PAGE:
enter image description hereHi I’m new to this site and new to the home improvement game so please take it easy if I am repeating others questions. So I’m a first time homebuyer and, currently, renovating my garage. I went to replace the ceiling light receptacle and the outlet that is connected to it but having trouble making sure it’s correct. I replaced the light with the same that was on it before ( I wished I had changed it because I had these outlets) and I changed the outlet to a gfci. After installing both and checking with the tester... this is what came up; the light - open neutral, the outlet - open ground. I’m aware the outlet might say that but don’t know if the lights ok. I’m near chicago if it matters, and the outlet and light look like they are connected to my kitchen outlets and lights. If there’s more info needed let me know, because I really don’t know more info to give right now. Thanks for the help.

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    Well, you can't put a GFCI on the ceiling, and garage lights don't need GFCI protection anyway. So I would roll that back to a plain outlet. Also, if that's a GFCI in the picture, the warning tape has been removed. There'll be a time for removing that, but a bit of learning needs to happen first. Meantime it protects you from a variety of blunders. – Harper - Reinstate Monica Jun 16 '20 at 12:52
  • @harper there is no exception for receptacles in a garage, the 17 code specifically states all in this case elevation is not enough as it used to be. A quick check of the 20 code shows GFCI protection exhibit 210.10 for a ceiling mounted receptacle. – Ed Beal Jun 16 '20 at 13:39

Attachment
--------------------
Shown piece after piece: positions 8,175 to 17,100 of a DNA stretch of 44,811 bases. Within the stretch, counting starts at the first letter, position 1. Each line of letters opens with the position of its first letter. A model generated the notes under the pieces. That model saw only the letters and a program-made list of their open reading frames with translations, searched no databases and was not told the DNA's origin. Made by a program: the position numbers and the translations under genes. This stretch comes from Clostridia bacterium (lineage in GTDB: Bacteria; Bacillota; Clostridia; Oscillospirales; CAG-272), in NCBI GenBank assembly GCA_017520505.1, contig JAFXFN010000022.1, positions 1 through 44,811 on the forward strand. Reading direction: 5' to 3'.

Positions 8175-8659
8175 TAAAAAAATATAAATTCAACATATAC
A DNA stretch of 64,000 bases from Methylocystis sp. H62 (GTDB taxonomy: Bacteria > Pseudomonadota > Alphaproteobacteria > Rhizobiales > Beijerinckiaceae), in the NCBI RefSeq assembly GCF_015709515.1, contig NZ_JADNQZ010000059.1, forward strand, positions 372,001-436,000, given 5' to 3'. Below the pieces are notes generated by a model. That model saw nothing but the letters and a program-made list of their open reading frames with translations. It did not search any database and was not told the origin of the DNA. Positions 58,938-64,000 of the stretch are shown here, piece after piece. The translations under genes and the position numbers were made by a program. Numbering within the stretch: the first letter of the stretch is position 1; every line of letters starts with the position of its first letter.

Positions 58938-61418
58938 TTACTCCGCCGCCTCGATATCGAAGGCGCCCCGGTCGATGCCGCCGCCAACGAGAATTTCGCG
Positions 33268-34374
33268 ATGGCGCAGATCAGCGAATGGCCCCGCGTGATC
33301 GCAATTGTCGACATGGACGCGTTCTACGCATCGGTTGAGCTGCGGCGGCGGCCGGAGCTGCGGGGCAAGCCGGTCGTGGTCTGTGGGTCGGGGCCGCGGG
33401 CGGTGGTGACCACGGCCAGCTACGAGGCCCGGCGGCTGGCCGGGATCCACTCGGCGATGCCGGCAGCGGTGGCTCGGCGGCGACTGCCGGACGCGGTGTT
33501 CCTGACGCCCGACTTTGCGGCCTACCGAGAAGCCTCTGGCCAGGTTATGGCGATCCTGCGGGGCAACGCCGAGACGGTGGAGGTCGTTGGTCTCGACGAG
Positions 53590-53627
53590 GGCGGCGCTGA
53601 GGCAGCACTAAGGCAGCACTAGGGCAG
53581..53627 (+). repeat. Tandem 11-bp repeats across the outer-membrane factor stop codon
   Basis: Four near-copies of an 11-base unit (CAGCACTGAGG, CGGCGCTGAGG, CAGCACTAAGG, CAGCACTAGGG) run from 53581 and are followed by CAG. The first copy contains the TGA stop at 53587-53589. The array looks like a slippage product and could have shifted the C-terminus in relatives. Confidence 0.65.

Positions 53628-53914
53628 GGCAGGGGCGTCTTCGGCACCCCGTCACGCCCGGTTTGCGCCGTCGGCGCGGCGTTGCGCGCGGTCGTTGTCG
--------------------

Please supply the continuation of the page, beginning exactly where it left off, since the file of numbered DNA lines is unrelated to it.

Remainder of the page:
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    OP is probably grandfathered prior to 2017 Code. Regardless, it's illegal to put a GFCI recep on the ceiling. You must use other methods, such as the magic behind the warning tape, to provision GFCI to a ceiling outlet if it's needed. – Harper - Reinstate Monica Jun 16 '20 at 14:17

Although Harper is partly correct a GFCI receptacle must be readily accessible and code defines this as 6’7” max exhibit 100.1 in the 2020 code this is also the max height for a disconnecting /circuit breaker switch handle as specified in 404.8.A. The receptacle will need to be moved down or a GFCI circuit breaker installed in the panel to be code compliant.

The problem you currently have is your tester (many on this site refer to them as magic 8 ball testers because you are only sure they are correct when the circuit works other than that it’s a guess).

Have you tried pressing the test and reset buttons on the GFCI many models require this to turn on the first time and some models require it after every power cycle.

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